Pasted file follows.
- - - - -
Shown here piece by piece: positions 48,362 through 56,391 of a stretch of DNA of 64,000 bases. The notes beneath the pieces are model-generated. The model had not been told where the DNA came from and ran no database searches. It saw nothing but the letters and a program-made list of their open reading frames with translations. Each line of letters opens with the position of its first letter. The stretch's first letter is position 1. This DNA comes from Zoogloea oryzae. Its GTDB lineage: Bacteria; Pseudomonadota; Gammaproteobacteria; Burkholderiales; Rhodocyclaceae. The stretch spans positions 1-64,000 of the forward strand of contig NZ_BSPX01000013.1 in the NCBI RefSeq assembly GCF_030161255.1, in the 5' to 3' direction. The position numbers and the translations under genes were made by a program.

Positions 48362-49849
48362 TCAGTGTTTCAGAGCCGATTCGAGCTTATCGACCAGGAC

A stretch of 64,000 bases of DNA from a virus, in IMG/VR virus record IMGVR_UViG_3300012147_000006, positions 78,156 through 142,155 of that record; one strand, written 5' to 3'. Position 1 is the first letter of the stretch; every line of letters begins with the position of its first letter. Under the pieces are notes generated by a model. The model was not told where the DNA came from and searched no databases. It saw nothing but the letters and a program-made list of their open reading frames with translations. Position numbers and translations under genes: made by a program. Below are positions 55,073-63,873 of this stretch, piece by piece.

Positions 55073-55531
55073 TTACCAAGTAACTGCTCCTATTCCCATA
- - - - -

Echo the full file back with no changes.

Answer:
Shown here piece by piece: positions 48,362 through 56,391 of a stretch of DNA of 64,000 bases. The notes beneath the pieces are model-generated. The model had not been told where the DNA came from and ran no database searches. It saw nothing but the letters and a program-made list of their open reading frames with translations. Each line of letters opens with the position of its first letter. The stretch's first letter is position 1. This DNA comes from Zoogloea oryzae. Its GTDB lineage: Bacteria; Pseudomonadota; Gammaproteobacteria; Burkholderiales; Rhodocyclaceae. The stretch spans positions 1-64,000 of the forward strand of contig NZ_BSPX01000013.1 in the NCBI RefSeq assembly GCF_030161255.1, in the 5' to 3' direction. The position numbers and the translations under genes were made by a program.

Positions 48362-49849
48362 TCAGTGTTTCAGAGCCGATTCGAGCTTATCGACCAGGAC

A stretch of 64,000 bases of DNA from a virus, in IMG/VR virus record IMGVR_UViG_3300012147_000006, positions 78,156 through 142,155 of that record; one strand, written 5' to 3'. Position 1 is the first letter of the stretch; every line of letters begins with the position of its first letter. Under the pieces are notes generated by a model. The model was not told where the DNA came from and searched no databases. It saw nothing but the letters and a program-made list of their open reading frames with translations. Position numbers and translations under genes: made by a program. Below are positions 55,073-63,873 of this stretch, piece by piece.

Positions 55073-55531
55073 TTACCAAGTAACTGCTCCTATTCCCATA